Victories by artificially intelligent (AI) applications highlight their raw power in games that are notoriously difficult to win. AI has won against experts playing chess, the Chinese game of Go and most recently in Texas Hold‘em Poker. In each case, the AI application gathered skill by playing thousands of games against itself. That is an unfair advantage because humans cannot learn from playing both sides. They cannot be unaware of the opponent’s (themselves) strategy.
To master games such as chess, Go and Texas Hold’em, an AI application has to “incorporate both the direct odds of winning and bluffing behaviour to try to fool the other player.” That is deeper learning than “weak AI” where massive collections of data (Big Data) are analyzed to identify patterns that can be turned into winning actions. This weak AI is broadly used in search software and speech recognition, and it will be applied to other commercial tasks.
A 2016 Forbes article speculated that:
“Businesses that use AI, big data and the internet of things… to uncover new business insights will steal $1.2 trillion a year from their less informed peers by 2020. In 2017 business investment in artificial intelligence will be 300 times more than in 2016.”
We can reasonably expect that AI applications will incorporate inputs from the household’s Internet of Things, as well as pupil dilation, perspiration, stress and signs of worry. These indicators can help determine when an opponent is bluffing or has a weak position. The resulting AI application would deliver a massive advantage to a negotiator in commerce, law enforcement, or diplomacy. AI applications are also being assisted by “echo borgs,” humans who deliver the AI wisdom via a more palatable human form and voice. Consumers deserve limits on a marketer’s AI tactics, or at least early warning of the AI superpowers they are confronting.
AI applications can allow us to misjudge the deep intelligence and personal information behind a sales pitch. When suitably packaged in human voice and form, AI applications will replace human workers in many roles, including jobs in “health care, transport and logistics, customer service, and home maintenance.” AI can be seen as a more sophisticated version of the computer and technology innovations that displaced so many manufacturing and clerical jobs. AI applications will be an economic threat to some of us even if they always behave ethically.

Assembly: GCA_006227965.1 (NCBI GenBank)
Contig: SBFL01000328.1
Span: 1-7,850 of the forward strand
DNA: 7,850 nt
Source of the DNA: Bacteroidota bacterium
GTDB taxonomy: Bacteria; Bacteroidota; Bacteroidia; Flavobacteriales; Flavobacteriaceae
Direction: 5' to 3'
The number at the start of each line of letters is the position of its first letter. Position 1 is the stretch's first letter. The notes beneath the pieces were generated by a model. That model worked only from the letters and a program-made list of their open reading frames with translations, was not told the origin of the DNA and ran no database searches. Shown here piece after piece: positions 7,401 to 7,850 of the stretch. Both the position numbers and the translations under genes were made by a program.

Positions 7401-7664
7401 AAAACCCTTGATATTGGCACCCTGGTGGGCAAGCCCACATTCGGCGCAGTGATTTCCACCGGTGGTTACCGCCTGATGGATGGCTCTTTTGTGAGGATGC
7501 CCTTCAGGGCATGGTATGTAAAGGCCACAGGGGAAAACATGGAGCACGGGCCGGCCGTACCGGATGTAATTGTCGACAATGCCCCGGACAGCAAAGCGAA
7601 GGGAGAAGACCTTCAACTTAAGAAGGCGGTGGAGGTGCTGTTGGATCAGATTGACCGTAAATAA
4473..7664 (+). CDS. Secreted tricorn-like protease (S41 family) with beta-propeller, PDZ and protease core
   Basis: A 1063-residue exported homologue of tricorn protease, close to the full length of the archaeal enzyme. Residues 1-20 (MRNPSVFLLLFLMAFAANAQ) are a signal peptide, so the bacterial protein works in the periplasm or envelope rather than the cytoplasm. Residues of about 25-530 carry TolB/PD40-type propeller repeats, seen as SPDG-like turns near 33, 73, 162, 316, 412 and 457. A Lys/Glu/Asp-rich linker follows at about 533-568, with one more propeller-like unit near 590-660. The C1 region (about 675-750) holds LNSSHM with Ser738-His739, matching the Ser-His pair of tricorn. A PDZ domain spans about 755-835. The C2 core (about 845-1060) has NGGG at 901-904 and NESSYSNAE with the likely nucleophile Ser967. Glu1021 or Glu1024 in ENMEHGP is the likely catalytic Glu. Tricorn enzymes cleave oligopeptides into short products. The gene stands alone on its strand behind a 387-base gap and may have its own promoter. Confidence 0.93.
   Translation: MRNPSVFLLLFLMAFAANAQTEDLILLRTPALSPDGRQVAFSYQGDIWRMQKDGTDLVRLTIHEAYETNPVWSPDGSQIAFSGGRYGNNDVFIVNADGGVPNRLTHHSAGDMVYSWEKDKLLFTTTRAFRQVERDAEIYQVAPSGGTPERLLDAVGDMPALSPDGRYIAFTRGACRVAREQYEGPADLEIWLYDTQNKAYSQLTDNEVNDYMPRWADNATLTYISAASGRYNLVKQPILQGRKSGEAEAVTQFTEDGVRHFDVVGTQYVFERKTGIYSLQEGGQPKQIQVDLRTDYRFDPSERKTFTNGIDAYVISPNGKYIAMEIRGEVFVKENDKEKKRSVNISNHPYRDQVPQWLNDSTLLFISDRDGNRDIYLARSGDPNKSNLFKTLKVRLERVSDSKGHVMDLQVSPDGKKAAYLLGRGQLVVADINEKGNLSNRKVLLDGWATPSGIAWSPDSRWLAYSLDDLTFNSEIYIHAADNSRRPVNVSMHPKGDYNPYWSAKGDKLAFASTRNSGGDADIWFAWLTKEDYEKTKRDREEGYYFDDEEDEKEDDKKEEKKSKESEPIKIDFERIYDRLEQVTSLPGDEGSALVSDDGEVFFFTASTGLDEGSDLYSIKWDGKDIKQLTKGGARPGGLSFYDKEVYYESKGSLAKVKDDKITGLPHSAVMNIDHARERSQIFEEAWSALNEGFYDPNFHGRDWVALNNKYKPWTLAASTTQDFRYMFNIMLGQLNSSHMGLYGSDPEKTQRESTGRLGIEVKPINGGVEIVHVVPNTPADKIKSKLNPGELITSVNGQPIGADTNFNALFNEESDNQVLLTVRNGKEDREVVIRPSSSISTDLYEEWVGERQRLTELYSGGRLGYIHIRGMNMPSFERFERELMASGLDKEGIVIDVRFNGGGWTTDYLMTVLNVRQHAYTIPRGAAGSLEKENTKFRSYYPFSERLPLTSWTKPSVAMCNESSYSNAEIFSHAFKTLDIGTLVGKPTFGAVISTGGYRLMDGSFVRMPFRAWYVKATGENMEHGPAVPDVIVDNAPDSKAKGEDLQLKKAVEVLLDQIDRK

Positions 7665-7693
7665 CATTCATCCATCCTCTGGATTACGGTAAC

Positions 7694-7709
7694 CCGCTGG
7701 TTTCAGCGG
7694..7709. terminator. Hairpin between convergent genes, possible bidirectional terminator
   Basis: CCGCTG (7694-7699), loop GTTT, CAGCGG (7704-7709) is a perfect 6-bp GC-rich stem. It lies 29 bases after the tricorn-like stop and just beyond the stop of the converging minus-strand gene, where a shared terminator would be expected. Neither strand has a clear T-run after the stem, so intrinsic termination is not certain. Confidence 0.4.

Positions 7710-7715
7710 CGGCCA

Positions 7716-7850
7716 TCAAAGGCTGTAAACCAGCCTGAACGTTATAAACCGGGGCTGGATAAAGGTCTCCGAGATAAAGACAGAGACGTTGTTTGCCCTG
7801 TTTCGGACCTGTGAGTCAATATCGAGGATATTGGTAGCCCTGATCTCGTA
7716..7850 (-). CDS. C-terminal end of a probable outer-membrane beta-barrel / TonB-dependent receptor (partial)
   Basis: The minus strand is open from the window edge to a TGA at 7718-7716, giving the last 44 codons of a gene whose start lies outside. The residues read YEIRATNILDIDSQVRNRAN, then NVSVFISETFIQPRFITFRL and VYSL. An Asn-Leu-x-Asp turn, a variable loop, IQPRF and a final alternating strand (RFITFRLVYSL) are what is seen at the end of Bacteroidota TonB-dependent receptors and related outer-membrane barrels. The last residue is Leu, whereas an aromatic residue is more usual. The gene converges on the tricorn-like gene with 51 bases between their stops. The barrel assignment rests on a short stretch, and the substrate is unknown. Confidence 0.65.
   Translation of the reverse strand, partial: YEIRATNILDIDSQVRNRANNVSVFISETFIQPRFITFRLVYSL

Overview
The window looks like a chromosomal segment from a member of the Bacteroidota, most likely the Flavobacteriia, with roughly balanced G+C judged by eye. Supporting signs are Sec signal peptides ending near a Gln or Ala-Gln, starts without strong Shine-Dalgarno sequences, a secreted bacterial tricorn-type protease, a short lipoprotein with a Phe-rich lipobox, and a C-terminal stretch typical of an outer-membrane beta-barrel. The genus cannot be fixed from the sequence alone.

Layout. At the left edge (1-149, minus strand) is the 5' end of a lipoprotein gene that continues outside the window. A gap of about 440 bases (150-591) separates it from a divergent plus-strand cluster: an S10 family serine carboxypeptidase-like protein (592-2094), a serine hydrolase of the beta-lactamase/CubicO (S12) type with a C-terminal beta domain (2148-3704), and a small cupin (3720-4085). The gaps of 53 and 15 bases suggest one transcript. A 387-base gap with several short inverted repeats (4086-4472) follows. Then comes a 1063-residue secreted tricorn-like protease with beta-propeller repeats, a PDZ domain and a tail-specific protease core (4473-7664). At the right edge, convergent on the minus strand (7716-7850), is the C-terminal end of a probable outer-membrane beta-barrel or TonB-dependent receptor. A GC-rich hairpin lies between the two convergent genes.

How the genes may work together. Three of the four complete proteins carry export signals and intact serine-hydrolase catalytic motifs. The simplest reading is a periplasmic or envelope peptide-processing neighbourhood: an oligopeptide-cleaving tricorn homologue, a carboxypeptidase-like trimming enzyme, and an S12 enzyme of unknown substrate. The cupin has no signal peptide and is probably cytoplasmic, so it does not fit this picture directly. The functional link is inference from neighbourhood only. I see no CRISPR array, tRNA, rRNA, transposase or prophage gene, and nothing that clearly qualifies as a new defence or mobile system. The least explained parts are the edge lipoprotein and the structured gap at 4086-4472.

There is nothing intrinsically ethical about a computer. It does what it is programmed to do. If it is directed to learn and thereby devise ways to accomplish a mission, there is no guarantee an AI application will choose humane tactics. Some have worried about what a robot (a physical AI application) would do when confronted by the “trolley problem.” In that ethics question, a choice must be made to direct a runaway trolley into the path of an elderly woman or the path of a woman and child. The trolley has no brakes and the two tragic paths are the only choices available. There is no humane alternative. The “problem” is contrived and it merely aggravates people’s fears that artificial intelligence may make life and death decisions.
AI ethics become more important when the AI system is given ability to change its mission. If it is targeted at mundane applications such as finding more efficient ways to route its delivery trucks in congested traffic, there is little ethics exposure. If, however, the AI system can become unethical if is permitted to replace that mission with a mission to route the trucks efficiently even if it means reducing sidelining competitors’ trucks.
The issue of ethics for automata is under study at several places, and generally the manufacturer is held accountable for ethical guidelines built into design and deployment of AI systems. That is marginally effective – to about the same degree as safety brochures and stern lectures enforce handgun safety. It seems society will need to experience unethical AI behavior before any meaningful controls are adopted.